The Multiple Sulfatase Deficiency Gene Encodes an Essential and Limiting Factor for the Activity of Sulfatases

  title={The Multiple Sulfatase Deficiency Gene Encodes an Essential and Limiting Factor for the Activity of Sulfatases},
  author={Maria Pia Cosma and Stefano Pepe and Ida Annunziata and Robert F. Newbold and Markus Grompe and Giancarlo Parenti and Andrea Ballabio},

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Sulfatases and human disease.
Current knowledge and future perspectives on the evolution of the sulfatases gene family, on the role of these enzymes in human metabolism, and on new developments in the therapy of sulfatase deficiencies are reviewed.
SUMF1 enhances sulfatase activities in vivo in five sulfatase deficiencies.
It is demonstrated that co-delivery of SUMF1 may enhance the efficacy of gene therapy in several sulfatase deficiencies, and resulted in an improved clearance of the intracellular GAG or sulfolipid accumulation.
Molecular and functional analysis of SUMF1 mutations in multiple sulfatase deficiency
Clinical, biochemical, and molecular data in MSD patients are compared for the first time and results show lack of a direct correlation between the type of molecular defect and the severity of phenotype.
Sulfatases and sulfatase modifying factors: an exclusive and promiscuous relationship.
It is shown that the active site, which is the target of the post-translational modification, is the most evolutionarily constrained region of sulfatases and shows intraspecies sequence convergence, suggesting a common evolutionary origin as well as similar catalytic mechanisms.
Multiple Sulfatase Deficiency: A Disease Comprising Mucopolysaccharidosis, Sphingolipidosis, and More Caused by a Defect in Posttranslational Modification
This review summarizes the unique FGE/ sulfatase physiology, pathophysiology and clinical aspects in patients and their care and outlines future perspectives in MSD.
Multiple sulfatase deficiency with neonatal manifestation
A new case of MSD presenting in the newborn period with hypotonia, apnoea, cyanosis and rolling eyes, hepato-splenomegaly and deafness is reported.


The sulfatase gene family.
Genetic complementation studies of multiple sulfatase deficiency.
  • A. Horwitz
  • Biology, Medicine
    Proceedings of the National Academy of Sciences of the United States of America
  • 1979
Genetic complementation in heterokaryons of MSD fibroblasts and cells of either Sanfilippo A or Hunter syndrome implies a genetic defect in MSD different from that causing specific sulfatase deficiencies.
Synthesis and stability of steroid sulfatase in fibroblasts from multiple sulfatase deficiency.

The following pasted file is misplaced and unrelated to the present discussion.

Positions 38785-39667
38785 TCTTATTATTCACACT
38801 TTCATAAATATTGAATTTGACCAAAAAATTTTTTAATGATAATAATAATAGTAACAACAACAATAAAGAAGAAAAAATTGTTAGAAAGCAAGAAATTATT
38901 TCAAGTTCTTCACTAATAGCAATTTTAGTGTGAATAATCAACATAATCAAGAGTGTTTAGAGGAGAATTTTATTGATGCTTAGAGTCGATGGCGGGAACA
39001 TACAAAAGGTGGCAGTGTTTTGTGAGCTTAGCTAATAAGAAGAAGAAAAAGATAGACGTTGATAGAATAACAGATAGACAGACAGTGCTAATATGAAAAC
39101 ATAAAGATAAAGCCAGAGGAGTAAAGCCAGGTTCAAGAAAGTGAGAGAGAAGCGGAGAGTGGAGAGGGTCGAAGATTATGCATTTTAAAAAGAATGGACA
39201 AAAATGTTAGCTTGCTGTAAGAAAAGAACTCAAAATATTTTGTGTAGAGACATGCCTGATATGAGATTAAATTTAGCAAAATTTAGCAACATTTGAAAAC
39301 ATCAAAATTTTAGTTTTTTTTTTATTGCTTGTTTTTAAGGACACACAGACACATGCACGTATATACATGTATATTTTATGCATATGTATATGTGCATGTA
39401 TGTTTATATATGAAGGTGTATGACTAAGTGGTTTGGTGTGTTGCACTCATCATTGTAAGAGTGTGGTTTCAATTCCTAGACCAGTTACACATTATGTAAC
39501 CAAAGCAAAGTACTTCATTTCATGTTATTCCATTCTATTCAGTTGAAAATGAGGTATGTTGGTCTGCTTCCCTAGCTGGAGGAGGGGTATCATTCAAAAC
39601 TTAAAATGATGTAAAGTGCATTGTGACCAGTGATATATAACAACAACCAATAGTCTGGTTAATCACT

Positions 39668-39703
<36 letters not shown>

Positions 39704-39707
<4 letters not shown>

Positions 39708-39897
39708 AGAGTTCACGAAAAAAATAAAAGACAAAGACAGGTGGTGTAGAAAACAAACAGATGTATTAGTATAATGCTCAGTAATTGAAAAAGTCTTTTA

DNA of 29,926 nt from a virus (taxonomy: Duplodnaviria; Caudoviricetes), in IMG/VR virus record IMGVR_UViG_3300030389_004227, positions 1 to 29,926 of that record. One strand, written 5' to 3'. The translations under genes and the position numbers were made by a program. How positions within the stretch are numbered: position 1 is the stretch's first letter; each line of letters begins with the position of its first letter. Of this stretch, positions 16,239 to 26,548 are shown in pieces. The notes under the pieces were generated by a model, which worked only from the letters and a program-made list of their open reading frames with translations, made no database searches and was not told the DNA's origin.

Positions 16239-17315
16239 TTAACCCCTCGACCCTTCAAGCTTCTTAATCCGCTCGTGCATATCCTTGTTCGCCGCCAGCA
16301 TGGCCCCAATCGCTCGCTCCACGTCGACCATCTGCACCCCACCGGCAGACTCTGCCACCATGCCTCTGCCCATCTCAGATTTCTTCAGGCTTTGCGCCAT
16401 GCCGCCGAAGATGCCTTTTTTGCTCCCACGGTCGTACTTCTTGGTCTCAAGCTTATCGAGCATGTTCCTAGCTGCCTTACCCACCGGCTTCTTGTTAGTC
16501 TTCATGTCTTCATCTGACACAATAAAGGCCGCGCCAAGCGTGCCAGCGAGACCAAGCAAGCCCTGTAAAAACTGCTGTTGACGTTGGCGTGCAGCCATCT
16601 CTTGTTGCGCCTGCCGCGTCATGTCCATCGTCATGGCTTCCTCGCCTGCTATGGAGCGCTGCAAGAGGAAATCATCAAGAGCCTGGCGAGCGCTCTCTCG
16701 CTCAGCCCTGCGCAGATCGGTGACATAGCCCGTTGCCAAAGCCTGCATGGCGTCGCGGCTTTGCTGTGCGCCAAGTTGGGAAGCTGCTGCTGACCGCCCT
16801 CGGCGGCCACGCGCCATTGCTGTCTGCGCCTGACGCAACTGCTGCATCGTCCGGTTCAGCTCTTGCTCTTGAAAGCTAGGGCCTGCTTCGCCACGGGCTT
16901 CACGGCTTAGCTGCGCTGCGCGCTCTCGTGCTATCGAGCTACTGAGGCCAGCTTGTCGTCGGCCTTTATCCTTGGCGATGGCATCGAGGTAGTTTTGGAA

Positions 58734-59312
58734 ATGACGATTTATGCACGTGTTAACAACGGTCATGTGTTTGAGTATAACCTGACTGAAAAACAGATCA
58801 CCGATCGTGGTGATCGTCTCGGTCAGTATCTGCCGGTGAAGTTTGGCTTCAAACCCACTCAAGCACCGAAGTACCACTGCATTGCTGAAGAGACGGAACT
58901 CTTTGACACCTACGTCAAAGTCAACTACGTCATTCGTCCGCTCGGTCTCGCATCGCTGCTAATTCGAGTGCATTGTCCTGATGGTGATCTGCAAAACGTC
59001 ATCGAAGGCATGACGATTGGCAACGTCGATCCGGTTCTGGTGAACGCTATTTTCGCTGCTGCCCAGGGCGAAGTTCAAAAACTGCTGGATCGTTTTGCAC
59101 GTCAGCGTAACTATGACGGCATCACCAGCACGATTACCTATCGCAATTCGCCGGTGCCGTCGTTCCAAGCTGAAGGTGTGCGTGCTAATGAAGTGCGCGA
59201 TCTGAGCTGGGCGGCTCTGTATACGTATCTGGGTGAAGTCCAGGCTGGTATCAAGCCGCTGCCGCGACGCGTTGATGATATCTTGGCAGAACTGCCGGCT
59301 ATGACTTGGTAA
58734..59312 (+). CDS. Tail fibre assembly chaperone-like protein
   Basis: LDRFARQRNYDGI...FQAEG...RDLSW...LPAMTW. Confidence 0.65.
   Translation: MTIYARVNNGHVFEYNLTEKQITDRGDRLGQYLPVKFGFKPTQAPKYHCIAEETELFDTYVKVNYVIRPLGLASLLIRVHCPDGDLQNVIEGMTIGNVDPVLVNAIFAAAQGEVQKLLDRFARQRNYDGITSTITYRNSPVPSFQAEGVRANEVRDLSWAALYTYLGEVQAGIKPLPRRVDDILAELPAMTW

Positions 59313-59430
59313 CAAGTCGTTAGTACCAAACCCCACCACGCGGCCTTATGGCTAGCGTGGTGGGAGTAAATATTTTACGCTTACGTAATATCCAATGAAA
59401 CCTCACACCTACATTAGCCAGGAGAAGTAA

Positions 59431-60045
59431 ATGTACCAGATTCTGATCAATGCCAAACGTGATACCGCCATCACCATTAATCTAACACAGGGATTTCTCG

Multiple sulfatase deficiency is a lysosomal storage disorder, which can be divided into group I with severe and group II with moderate deficiencies in sulfatases, and fibroblasts from both groups synthesized steroid sulfat enzyme of apparently normal size and stability, while the apparent rate of enzyme synthesis and catalytic properties of steroid sulf atase were affected to a variable extent.
Structure of a human lysosomal sulfatase.
Complementation of arylsulfatase A in somatic hybrids of metachromatic leukodystrophy and multiple sulfatase deficiency disorder fibroblasts.
  • P. Chang, R. G. Davidson
  • Biology
    Proceedings of the National Academy of Sciences of the United States of America
  • 1980
Results indicate that the mutations responsible for the deficiency of arylsulfatase A activity in metachromatic leukodystrophy and multiple sulfatase deficiency disorder are nonallelic and that at least two genetic loci control the expression of ariesulfatasing activity in the human genome.
Molecular and biochemical characterisation of a novel sulphatase gene: Arylsulfatase G (ARSG)
A novel gene consisting of 11 exons and encoding a 525 aa protein that shares a high degree of sequence similarity with all sulphatases and in particular with arylsulphatases is identified, hence the tentative name Arylsulfatase G (ARSG).
Characterization of a cluster of sulfatase genes on Xp22.3 suggests gene duplications in an ancestral pseudoautosomal region.
The data indicate that the cluster of sulfatase genes on human Xp22.3 was created through duplication events which probably occurred in an ancestral PAR, and support the view that the PAR has undergone multiple changes during recent mammalian evolution.